Today, the Stephen Twist Barrister blog is three years of age.
Back in January 2012, in the then ‘Dere Street Barristers Blog’, my first posting ‘Thirty Three Thesis Thirty Three has stood the test of time. Lawyers’ fees and earnings reduced over the following three years; the world did not end (as the Great Cycle of the Long Count predicted) on 21 December 2012; and my chambers survived a further three years.
My preoccu-prediction that mediation would develop apace was a sage guess – with ADR continuing to rise over three years in civil and family cases, and restorative solutions appearing increasingly in criminal processes. Perhaps my vision of paper-free practices was less visionary. Third party investment in the legal profession was an event that foretold of a trend. More prominent, direct access to the Bar has continued to provide an alternative to the ‘gold card’ spend.
As precursors for this blog, my increasingly present concerns about ‘court process’ resulted in a series of blogs relating to privatised courts, starting in May 2013 with Privatised Courts – where to, where from? The September blog Fit For Purpose, addressing the idea of private court hearings, proved very popular – to the point that it was passed off as the work of an infamous silk until the Bar Council caught up and exposed him. Although slightly off-piste, Party Animals published in February 2014 looked at alternative approaches to family court litigation. However, it was not until July 2014 that my blog got to grips with the prospect of Dispute Resolution Centres in Solving Disputes and Scandalous Costs in November 2014.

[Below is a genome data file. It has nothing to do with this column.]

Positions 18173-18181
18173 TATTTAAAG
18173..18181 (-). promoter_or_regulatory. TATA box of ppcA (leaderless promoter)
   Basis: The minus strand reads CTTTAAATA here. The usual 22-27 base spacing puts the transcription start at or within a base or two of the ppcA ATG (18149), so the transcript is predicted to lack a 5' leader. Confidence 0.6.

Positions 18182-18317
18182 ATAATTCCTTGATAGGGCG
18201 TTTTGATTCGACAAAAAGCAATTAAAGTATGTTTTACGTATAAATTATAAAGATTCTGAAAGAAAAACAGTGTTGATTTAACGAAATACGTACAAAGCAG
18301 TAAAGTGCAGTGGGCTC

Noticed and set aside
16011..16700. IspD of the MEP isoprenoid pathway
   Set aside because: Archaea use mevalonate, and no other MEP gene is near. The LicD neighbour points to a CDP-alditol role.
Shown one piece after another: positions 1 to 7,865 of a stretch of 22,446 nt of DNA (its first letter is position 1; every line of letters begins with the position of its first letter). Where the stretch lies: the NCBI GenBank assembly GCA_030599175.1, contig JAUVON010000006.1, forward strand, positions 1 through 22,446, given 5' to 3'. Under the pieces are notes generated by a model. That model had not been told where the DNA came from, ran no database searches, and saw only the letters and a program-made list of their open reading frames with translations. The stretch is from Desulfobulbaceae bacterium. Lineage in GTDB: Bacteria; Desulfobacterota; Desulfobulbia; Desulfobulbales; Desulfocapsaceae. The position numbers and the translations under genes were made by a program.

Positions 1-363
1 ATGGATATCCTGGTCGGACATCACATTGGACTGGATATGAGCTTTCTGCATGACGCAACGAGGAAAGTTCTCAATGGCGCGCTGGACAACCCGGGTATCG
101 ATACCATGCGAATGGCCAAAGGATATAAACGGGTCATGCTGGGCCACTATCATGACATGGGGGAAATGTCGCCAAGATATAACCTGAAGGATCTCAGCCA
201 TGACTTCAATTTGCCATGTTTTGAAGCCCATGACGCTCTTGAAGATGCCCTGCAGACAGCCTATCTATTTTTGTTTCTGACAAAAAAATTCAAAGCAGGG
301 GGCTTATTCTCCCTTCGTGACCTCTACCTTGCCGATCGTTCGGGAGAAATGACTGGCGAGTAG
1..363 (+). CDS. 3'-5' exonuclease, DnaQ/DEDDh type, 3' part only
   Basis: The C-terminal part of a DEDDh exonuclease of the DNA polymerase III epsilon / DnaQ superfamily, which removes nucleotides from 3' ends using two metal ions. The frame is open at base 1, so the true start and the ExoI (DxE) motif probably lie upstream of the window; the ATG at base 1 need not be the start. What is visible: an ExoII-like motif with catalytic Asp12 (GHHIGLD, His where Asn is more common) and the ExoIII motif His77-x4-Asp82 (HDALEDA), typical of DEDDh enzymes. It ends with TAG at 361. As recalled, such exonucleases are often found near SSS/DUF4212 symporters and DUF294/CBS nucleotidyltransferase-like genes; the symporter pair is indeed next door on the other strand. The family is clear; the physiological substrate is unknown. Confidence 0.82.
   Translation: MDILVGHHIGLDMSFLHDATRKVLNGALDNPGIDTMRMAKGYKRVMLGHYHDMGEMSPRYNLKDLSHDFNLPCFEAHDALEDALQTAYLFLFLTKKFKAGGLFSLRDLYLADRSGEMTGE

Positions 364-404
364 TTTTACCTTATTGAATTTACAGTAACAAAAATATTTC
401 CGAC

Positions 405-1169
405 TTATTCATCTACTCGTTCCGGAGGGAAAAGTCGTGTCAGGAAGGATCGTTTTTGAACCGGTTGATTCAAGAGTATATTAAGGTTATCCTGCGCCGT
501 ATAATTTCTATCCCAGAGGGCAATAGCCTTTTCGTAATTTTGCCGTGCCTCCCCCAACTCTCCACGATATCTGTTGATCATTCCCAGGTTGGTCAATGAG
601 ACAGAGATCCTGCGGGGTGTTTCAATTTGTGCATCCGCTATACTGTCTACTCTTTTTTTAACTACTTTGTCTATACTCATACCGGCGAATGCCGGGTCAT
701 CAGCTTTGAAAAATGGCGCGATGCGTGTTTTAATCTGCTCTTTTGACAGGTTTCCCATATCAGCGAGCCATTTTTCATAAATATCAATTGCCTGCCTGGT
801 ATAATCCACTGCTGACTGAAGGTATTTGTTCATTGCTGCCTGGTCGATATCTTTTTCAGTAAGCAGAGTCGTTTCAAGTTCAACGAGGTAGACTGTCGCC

Michael Zuckerman, in his excellent article, The Experience of Dignity: Community Courts and the Future of the Criminal Justice System tells of the Red Hook Community Justice Centre in Brooklyn as a community court. Until I read his article, I had not heard of the 70 multi-jurisdictional community courts. The concept, reminiscent of Nils Christie’s paper Conflicts as Property, has significant merits. It returns justice to the community affected, and empowers rather than simply punishes.
So why, in Britain, do we not have such a centre? The economics make total sense. If reduction in offending is an objective, this is surely the way forward. Client and community satisfaction appear to be met exponentially by the project.
As a Youth Offending Panellist and trained restorative justice facilitator, I have seen first hand the benefits of alternative approaches to justice and conflict resolution. Now seems to be the perfect time to return conflict back to the community for repair, rather than to estreat it to the courts for punishment.